Pichia pastoris ( Komagataella phaffii) is a fast-growing methylotrophic yeast with the ability to assimilate several carbon sources such as methanol, glucose, or glycerol. It has been shown to have outstanding secretion capability with a variety of heterologous proteins. In previous studies, we engineered P. pastoris to co-express E. coli AppA phytase and the HAC1 transcriptional activator using a bidirectional promoter. Phytase production was characterised in shake flasks and did not reflect industrial conditions. In the present study, phytase expression was explored and optimised using instrumented fermenters in continuous and fed-batch modes. First, the production of phytase was investigated under glucose de-repression in continuous culture at three dilution factors, 0.5 d -1, 1 d -1, and 1.5 d -1. The fermenter parameters of these cultures were used to inform a kinetic model in batch and fed-batch modes for growth and phytase production. The kinetic model developed aided to design the glucose feeding profile of a fed-batch culture. Kinetic model simulations under glucose de-repression and fed-batch conditions identified an optimal phytase productivity at the specific growth rate of 0.041 h -1. Validation of the model simulation with experimental data confirmed the feasibility of the model to predict phytase production in our newly engineered strain. Methanol was used only to induce the expression of phytase at high cell densities. Our results showed that high phytase production required two stages, the first stage used glucose under de-repression conditions to generate biomass while expressing phytase, and stage two used methanol to induce phytase expression. The production of phytase was improved 3.5-fold by methanol induction compared to the expression with glucose alone under de-repression conditions to a final phytase activity of 12.65 MU/L. This final volumetric phytase production represented an approximate 36-fold change compared to the flask fermentations. This two-phase strategy allowed to optimise phytase productivity by producing phytase during both growth and methanol induction phases. Finally, the phytase protein produced was assayed to confirm its molecular weight, and pH and temperature profiles. This study highlights the importance of optimising protein production in P. pastoris when using novel promoters and presents a general approach to performing bioprocess optimisation in this important production host.
Thermobifida fusca cutinase ( TfC ) is a carboxylesterase (CE) that degrades the environmental pollutant, polyethylene terephthalate (PET). TfC also acts upon PET’s degradation intermediates (DIs), such as oligoethylene terephthalate (OET), and bis-/mono-hydroxyethyl terephthalate (BHET/MHET), to convert these into terephthalic acid (TPA), the terminal product of PET degradation. We examined TfC’s surface, compared it to that of other CEs, and performed molecular docking and MD simulations with an OET, 2HE-(MHET) 3, to understand interactions between TfC’s surface and the OET, at TfC’s active site as well as vicinal regions. We mutated 17 residues on TfC’s surface, mostly individually, but sometimes using pairs of mutations, to see how these modulate TfC’s activity. Most mutants/variants showed a decrease in activity against solid PET. Some killed activity completely. However, three mutations (L90F, F209I and F249R), made using a background mutation (G62A) already reported to improve activity by almost ~2.0-fold, yielded increases in activity that were between ~1.3- and ~2.0-fold higher than that of G62A TfC (which we found to display a ~1.7-fold increase in activity over TfC, in our own experiments). TfC variants, G62A/F249R, and G62A/F209I, exhibit the highest activities yet observed in any TfC mutants/variants, against PET, and BHET, respectively.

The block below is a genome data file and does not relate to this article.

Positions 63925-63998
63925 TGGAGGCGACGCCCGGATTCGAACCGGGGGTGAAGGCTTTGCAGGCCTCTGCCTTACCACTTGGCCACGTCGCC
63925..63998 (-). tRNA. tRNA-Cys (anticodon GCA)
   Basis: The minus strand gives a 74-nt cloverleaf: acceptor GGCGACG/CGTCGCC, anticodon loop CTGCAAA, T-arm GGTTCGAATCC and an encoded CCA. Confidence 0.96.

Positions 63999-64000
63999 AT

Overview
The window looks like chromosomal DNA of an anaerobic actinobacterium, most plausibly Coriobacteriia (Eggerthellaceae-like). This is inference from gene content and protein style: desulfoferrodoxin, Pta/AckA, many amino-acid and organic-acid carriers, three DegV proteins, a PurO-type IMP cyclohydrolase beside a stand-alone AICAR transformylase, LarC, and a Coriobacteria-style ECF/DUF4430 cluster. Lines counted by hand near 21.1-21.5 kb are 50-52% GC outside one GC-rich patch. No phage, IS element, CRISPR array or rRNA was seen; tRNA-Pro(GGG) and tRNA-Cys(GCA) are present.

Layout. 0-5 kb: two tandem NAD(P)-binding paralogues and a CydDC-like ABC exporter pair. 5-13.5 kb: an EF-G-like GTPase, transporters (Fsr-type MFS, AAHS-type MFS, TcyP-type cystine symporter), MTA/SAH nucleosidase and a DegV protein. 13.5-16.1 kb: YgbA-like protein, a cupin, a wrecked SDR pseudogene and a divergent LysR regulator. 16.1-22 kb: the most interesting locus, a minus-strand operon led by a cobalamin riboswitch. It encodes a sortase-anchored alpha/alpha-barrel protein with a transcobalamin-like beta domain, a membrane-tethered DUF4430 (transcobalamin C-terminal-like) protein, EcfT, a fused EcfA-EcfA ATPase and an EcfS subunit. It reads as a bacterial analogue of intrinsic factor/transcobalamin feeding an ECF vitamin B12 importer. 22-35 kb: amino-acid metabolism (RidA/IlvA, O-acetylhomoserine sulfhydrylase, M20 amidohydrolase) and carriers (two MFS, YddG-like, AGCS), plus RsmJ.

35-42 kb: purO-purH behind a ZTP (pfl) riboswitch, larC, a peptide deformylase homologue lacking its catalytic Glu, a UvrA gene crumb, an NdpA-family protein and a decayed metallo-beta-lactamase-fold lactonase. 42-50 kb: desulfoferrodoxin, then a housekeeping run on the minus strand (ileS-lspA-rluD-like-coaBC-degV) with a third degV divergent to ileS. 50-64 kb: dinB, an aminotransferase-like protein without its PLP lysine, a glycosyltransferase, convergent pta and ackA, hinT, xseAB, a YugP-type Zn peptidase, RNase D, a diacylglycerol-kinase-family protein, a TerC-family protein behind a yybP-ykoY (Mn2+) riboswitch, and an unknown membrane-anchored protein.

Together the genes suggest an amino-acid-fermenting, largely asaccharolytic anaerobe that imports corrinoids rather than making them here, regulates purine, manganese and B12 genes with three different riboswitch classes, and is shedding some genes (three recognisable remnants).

Autologous cell therapy has proven to be an effective treatment for hematological malignancies. Cell therapies for solid tumors are on the horizon, however the high cost and complexity of manufacturing these therapies remain a challenge. Routinely used open steps to transfer cells and reagents through unit operations further burden the workflow reducing efficiency and increasing the chance for human error. Here we describe a fully closed, autologous bioprocess generating MAGE-B2 TCR-T cells. This bioprocess yielded 5 – 12e9 MAGE-B2-specific TCR-expressing T cells, transduced at low MOIs, within 7 to 10 days, and cells exhibited an enriched memory T cell phenotype and enhanced metabolic fitness. It was demonstrated that activating, transducing, and expanding leuko-apheresed cells in a single bioreactor without a T cell enrichment step promoted lentivirus transduction efficiency while resulting in comparable level of T cell purity (~97%) as that of leukopak cells that went through CD8+ and CD4+ positive selection. The critical process parameters of the bioreactor, including culturing at a high cell density (7e6 cells/mL), adjusting rocking agitations during phases of scale up, lowering glycolysis through addition of 2-Deoxy-D-glucose (2-DG), and modulating IL-2 levels, were shown to positively regulate TCR expression and cell doubling time, and promote resistance to effector-associated apoptosis of TCR-T cells. The bioprocess described herein supports scale-out feasibility by enabling processing of multiple patients’ batches in parallel within a Grade C cleanroom.